This juxtaposition raises questions on both sides (nudity, sexuality, impulses and loss) via plastic parallel solutions (disfiguring or deconstructing the body, for instance). It also explores traditions, tasks and major works of art defined as “tribal."
In Montreal, it is an opportunity for the MMFA to put into question a history of aesthetic appropriations and re-appropriations between a master of modernity, ancient non-western arts and contemporary art. How does an ethnological artifact become an aesthetic object? How has so-called primitive art gradually taken a place in our aesthetic pantheon? How do we view yesterday’s objects today? How did Picasso view them and how do contemporary artists view them?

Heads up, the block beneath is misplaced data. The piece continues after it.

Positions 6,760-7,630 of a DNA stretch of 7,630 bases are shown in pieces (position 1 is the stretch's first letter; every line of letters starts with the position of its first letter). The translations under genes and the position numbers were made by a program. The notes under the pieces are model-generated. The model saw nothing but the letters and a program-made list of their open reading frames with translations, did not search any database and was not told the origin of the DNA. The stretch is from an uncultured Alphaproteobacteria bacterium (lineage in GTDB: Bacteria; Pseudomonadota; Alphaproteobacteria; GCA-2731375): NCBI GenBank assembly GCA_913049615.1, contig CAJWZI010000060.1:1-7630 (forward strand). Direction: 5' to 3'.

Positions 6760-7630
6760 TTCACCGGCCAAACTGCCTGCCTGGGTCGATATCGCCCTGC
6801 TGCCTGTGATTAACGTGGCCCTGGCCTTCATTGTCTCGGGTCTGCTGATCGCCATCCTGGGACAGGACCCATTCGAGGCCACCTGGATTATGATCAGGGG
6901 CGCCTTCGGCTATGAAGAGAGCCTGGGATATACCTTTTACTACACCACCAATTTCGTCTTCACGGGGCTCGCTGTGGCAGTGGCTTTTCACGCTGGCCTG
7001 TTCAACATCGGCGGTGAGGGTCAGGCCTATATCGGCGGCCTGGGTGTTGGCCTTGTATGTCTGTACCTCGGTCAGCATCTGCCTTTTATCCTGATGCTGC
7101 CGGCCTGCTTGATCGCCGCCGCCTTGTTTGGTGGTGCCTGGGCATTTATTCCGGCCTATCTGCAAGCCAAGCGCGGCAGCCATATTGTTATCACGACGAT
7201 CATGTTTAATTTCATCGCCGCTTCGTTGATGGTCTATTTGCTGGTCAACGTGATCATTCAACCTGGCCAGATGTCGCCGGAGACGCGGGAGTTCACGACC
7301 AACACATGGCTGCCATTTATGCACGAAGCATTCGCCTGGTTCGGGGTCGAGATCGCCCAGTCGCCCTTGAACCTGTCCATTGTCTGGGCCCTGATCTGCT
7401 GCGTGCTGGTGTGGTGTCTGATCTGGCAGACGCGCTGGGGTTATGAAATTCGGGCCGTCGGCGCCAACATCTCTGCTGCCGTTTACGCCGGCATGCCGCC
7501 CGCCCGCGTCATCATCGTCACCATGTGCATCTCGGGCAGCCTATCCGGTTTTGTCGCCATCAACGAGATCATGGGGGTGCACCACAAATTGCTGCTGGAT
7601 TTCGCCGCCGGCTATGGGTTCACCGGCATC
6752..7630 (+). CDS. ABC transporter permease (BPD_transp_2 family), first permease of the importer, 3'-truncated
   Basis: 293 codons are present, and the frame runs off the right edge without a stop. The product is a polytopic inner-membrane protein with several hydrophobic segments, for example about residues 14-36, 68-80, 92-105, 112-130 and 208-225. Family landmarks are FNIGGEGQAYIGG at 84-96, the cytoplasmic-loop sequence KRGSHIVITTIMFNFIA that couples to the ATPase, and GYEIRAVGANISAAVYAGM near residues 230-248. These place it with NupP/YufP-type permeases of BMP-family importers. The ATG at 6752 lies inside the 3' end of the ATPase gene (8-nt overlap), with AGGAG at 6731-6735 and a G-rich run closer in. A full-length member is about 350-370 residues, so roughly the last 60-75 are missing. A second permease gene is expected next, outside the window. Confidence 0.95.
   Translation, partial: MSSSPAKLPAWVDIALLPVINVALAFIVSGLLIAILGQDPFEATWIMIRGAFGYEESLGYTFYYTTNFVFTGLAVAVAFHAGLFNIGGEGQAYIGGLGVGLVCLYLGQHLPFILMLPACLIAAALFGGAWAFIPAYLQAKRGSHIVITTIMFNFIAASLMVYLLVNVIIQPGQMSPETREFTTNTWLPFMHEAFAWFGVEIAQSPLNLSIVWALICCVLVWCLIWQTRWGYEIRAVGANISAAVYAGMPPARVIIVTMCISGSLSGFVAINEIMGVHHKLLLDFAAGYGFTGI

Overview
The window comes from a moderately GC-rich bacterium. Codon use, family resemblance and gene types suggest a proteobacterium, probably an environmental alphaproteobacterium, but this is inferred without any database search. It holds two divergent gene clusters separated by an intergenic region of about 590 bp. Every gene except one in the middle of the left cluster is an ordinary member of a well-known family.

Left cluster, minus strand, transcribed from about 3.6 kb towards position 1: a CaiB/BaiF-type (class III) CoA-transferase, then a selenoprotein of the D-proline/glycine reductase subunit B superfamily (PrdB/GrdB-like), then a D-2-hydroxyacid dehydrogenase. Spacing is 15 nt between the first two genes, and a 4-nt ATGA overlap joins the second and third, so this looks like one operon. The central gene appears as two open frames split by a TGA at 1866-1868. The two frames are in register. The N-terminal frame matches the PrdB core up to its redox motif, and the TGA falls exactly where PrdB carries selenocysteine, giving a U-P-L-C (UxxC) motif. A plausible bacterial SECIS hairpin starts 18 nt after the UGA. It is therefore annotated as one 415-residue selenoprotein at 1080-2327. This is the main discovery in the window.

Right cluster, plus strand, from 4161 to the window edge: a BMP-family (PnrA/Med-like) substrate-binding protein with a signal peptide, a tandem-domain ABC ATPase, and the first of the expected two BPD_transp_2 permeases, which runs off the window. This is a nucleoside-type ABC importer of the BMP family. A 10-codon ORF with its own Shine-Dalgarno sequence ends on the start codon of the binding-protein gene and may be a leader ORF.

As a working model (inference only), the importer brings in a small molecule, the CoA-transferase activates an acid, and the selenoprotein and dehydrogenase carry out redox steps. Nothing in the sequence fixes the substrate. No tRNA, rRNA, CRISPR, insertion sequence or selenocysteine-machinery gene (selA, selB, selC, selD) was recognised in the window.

In its quest for an intercultural approach, the MMFA enhances the journey by including and acquiring contemporary works, in particular African art, and by confronting this post-colonialist heritage, including photographs by Edson Chagas, Omar Victor Diop, Samuel Fosso, and video artists Theo Eshetu, Mohau Modikaseng, and also visual artists Romuald Hazoumè and Masimba Hwati. Women or feminist artists like Zanele Muholi and Zina Saro-Wiwa, also bring into question stereotypes contained in primitivist imagery of black women.